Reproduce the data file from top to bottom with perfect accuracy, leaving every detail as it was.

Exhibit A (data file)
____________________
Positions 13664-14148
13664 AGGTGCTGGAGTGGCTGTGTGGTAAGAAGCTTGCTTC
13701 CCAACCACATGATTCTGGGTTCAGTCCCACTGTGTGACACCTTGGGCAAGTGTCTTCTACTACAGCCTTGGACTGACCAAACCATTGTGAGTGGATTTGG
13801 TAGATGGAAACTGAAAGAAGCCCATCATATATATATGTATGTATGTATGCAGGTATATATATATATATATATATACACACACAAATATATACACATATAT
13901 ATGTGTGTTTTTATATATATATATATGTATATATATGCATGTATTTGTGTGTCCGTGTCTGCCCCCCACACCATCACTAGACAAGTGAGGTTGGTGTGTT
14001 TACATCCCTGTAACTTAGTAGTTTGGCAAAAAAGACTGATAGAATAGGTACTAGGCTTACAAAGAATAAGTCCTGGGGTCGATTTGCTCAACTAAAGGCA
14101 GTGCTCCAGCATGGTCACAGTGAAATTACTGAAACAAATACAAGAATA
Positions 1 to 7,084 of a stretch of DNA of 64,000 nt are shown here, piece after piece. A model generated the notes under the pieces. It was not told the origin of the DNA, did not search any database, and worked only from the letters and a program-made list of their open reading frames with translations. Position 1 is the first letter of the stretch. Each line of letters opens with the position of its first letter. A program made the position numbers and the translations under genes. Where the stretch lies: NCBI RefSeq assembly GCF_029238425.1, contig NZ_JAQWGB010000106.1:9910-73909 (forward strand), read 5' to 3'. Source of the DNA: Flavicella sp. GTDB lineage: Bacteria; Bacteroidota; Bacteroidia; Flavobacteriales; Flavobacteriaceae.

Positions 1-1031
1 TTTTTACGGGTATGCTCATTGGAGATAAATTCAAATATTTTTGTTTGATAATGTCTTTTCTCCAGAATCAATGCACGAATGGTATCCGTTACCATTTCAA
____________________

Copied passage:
Positions 13664-14148
13664 AGGTGCTGGAGTGGCTGTGTGGTAAGAAGCTTGCTTC
13701 CCAACCACATGATTCTGGGTTCAGTCCCACTGTGTGACACCTTGGGCAAGTGTCTTCTACTACAGCCTTGGACTGACCAAACCATTGTGAGTGGATTTGG
13801 TAGATGGAAACTGAAAGAAGCCCATCATATATATATGTATGTATGTATGCAGGTATATATATATATATATATATACACACACAAATATATACACATATAT
13901 ATGTGTGTTTTTATATATATATATATGTATATATATGCATGTATTTGTGTGTCCGTGTCTGCCCCCCACACCATCACTAGACAAGTGAGGTTGGTGTGTT
14001 TACATCCCTGTAACTTAGTAGTTTGGCAAAAAAGACTGATAGAATAGGTACTAGGCTTACAAAGAATAAGTCCTGGGGTCGATTTGCTCAACTAAAGGCA
14101 GTGCTCCAGCATGGTCACAGTGAAATTACTGAAACAAATACAAGAATA
Positions 1 to 7,084 of a stretch of DNA of 64,000 nt are shown here, piece after piece. A model generated the notes under the pieces. It was not told the origin of the DNA, did not search any database, and worked only from the letters and a program-made list of their open reading frames with translations. Position 1 is the first letter of the stretch. Each line of letters opens with the position of its first letter. A program made the position numbers and the translations under genes. Where the stretch lies: NCBI RefSeq assembly GCF_029238425.1, contig NZ_JAQWGB010000106.1:9910-73909 (forward strand), read 5' to 3'. Source of the DNA: Flavicella sp. GTDB lineage: Bacteria; Bacteroidota; Bacteroidia; Flavobacteriales; Flavobacteriaceae.

Positions 1-1031
1 TTTTTACGGGTATGCTCATTGGAGATAAATTCAAATATTTTTGTTTGATAATGTCTTTTCTCCAGAATCAATGCACGAATGGTATCCGTTACCATTTCAA